The second explanation of the name is linked to the fact that the train regularly carried loads of dry manure which was smelly and gave off a very fine dust. In the early years of its operation, the train crews were all English speaking and they apparently referred to it as the “Muck and dust” train because of this specific freight. Afrikaans speaking people are known for their tendency to mangle words from other languages until they sound vaguely Afrikaans so it would not have been difficult to convert “muck and dust” to Makadas.
The conductor of the Makadas used to walk up and down the platform urging slow-moving passengers along by shouting “Make a dash” and this too would have been easy for the Afrikaans ear to convert to Makadas. The “Make a dash” is also attributed to the fact that passengers waiting for the train would sit under trees, often situated some distance from where the train would stop and when the approaching train was heard or seen they would “Make a dash” for the siding, halt or station.
We put Lorenzo up and fitted its solar filter and we were soon in business showing interested parties the Sun and the sunspots. Later in the afternoon we also had the moon to show people and, as the Sunset we set Maphefo up too. Maphefo had not been set up for Solar viewing because I had forgotten the solar filter. By the time it should have been dark we realized that there was no way it was ever going to really be dark because of the floodlights around the sports grounds and the extra lighting that had been erected for the Festival. So we had the Moon, Saturn situated about 10 degrees away from a particularly bright spotlight, the Pointers, Mars, Antares, three of the stars in Crux and a few other objects. By 21:30 the stream of viewers had dwindled to a drop or two here and there so we packed up. Security at the site was excellent so we left all our banners, tables and chairs on site and headed for the Loganda to get some well-earned rest.
On Saturday morning we started the day by setting up Hans van der Merwe’s water rocket and what a hit that was. Everybody wanted to help refuel, fetch the rocket pull the “firing-string” and in general, get involved. Lorenzo did duty as a solar scope all day and by the time sunset approached all three of us were quite fed-up with showing the Sun. We were all three “medium-rare” after spending the whole day out in the Sun. We decided to pack away everything except the two telescopes so that we would not need to do so in the dark when it was time to go home. An important aspect of the Festival was how clean everything was. There were small teams of cleaners doing the rounds on a regular basis. They picked up every scrap of anything lying around and put it refuse bags they carried with them. The same applied to the toilets where a team come round on a regular basis and made sure nothing was blocked, thet the tanks were full and that there was enough paper. Ten out of ten for the organizers of the festival on these two counts.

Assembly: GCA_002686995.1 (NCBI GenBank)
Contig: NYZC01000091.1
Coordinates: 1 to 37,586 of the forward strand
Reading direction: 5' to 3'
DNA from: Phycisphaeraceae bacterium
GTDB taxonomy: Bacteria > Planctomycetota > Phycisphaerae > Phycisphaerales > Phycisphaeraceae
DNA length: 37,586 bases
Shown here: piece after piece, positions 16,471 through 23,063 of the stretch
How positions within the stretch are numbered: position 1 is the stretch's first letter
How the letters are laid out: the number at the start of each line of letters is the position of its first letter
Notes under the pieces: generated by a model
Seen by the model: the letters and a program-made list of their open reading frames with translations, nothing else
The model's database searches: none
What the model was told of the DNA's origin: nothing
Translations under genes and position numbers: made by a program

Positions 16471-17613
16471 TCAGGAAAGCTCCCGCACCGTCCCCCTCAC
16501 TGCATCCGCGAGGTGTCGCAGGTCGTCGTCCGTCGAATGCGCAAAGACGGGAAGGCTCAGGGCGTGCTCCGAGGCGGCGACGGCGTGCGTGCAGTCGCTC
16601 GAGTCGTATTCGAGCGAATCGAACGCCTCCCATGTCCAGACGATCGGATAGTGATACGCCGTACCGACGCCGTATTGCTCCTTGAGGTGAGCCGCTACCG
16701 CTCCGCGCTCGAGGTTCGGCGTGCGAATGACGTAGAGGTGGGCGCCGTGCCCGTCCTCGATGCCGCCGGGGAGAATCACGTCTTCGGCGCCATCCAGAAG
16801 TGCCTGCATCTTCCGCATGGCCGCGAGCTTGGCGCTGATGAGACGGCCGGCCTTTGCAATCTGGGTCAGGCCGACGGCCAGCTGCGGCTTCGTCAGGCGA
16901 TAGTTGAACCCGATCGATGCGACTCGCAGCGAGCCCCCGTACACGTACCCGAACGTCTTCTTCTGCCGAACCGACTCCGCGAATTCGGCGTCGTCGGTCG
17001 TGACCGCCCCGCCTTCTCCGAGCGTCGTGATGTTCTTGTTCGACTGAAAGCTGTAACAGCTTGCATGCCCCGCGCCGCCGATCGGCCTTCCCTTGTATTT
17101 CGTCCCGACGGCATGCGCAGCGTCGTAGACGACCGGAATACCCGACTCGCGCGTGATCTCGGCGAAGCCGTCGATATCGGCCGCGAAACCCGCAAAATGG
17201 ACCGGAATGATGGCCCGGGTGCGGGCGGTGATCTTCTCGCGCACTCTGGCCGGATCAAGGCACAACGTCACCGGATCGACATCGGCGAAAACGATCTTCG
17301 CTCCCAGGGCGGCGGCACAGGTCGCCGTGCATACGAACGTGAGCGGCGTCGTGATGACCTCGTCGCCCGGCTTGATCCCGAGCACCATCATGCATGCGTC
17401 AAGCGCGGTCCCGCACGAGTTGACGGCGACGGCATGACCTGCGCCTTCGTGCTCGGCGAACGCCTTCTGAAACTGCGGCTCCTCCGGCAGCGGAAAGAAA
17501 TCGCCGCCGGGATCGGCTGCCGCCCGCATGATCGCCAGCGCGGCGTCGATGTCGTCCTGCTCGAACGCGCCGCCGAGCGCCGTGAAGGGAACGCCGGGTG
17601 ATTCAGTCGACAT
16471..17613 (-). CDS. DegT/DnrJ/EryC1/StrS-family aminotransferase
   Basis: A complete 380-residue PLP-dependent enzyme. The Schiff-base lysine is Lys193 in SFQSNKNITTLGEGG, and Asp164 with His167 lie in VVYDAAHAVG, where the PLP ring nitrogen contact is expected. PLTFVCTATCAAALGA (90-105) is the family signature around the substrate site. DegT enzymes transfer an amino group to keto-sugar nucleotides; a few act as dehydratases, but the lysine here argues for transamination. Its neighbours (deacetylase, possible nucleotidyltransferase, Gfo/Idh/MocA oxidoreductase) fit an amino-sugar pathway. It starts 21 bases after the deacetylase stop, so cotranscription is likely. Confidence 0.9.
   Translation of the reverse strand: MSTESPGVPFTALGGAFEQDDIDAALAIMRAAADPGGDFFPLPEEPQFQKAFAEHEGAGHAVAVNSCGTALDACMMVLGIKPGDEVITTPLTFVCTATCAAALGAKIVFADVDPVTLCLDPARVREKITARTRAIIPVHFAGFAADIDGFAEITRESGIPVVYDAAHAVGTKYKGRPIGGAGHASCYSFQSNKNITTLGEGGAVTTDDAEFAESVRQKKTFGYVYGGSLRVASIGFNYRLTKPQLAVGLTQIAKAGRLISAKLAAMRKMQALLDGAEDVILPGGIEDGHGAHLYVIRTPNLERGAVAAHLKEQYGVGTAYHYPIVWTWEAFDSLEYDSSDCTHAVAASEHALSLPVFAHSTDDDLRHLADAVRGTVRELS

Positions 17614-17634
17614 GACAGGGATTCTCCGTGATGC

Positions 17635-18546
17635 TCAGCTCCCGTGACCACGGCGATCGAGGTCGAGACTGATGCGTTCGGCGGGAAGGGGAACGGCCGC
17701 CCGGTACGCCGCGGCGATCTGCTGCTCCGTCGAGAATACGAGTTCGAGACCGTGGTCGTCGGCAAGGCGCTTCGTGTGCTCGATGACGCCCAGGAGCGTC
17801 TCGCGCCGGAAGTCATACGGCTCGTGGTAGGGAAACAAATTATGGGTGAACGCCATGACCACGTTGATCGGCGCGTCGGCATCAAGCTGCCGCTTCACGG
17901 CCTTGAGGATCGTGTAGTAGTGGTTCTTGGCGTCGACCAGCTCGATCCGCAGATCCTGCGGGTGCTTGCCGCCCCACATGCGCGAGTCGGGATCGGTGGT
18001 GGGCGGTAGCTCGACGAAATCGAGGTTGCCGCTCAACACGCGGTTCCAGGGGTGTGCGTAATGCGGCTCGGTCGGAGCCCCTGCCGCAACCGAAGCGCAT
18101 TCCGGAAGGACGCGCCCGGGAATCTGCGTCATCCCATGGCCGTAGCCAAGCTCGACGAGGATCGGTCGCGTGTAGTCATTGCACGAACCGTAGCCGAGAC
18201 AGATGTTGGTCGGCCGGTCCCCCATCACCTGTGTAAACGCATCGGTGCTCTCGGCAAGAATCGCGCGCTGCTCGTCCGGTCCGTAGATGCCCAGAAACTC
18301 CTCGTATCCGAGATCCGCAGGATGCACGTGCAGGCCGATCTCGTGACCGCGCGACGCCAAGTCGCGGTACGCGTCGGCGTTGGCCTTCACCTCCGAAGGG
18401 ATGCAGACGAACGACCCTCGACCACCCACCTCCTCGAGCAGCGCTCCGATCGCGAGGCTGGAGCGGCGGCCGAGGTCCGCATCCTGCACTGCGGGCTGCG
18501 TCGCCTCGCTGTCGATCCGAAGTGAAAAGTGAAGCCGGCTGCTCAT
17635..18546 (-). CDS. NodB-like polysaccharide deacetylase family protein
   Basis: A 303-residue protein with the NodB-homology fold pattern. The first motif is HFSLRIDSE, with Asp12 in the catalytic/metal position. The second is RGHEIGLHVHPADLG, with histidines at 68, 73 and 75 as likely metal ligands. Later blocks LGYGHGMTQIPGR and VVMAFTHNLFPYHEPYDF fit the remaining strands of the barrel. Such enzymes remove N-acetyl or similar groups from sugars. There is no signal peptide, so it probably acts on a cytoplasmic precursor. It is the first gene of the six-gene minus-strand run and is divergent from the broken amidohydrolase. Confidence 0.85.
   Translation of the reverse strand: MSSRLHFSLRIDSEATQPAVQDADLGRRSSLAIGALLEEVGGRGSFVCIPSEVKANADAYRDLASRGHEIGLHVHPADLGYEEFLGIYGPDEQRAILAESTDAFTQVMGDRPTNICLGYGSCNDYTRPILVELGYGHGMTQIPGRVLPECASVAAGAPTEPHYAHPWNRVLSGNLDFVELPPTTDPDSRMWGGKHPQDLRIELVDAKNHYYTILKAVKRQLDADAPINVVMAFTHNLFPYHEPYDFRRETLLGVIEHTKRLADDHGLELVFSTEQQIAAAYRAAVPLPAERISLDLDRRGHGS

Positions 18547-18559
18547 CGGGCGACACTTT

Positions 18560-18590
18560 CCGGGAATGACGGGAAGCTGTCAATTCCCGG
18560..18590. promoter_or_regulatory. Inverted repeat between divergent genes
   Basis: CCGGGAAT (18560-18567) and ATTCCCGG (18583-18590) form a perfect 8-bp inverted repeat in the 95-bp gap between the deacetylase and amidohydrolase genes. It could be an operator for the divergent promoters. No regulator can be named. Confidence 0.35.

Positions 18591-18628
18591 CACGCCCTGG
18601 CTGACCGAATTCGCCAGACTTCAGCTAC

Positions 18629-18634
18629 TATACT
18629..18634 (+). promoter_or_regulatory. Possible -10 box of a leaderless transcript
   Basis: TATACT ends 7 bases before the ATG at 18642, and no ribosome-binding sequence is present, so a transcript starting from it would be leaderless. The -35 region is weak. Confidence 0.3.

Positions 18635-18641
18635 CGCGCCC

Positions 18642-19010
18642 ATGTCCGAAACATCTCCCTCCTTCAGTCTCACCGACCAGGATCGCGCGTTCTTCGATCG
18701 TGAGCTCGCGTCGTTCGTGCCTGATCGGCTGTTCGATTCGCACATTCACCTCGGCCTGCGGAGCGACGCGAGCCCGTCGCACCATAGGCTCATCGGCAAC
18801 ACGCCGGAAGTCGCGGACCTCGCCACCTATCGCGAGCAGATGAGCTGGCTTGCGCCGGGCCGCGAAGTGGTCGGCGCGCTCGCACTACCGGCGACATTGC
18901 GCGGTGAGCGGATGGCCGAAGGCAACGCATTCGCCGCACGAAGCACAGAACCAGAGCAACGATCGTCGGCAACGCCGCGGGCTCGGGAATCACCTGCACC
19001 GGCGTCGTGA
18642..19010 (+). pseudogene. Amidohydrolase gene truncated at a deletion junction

After sunset, we had both Lorenzo and Maphefo set up to view the Moon and the few other objects visible under the heavily light polluted conditions. By 21:00 we had run out of viewers and decided to head for the Loganda, supper, and sleep. Snorre spent both days sleeping in his carry cage under the tables in the gazebo and only needed one or two excursions to the nearest sandy patch to relieve himself during the day. Our room in the Loganda had a wide windowsill and he spent two very frustrating mornings there watching the pigeons parade up and down on the outside windowsill, totally unperturbed by his whisker twitching presence on the other side of the glass.
After breakfast, we returned home to the usual grind of unpacking and packing away and wondering if it was really worth all the trouble. Despite all those doubts, we will do it all again.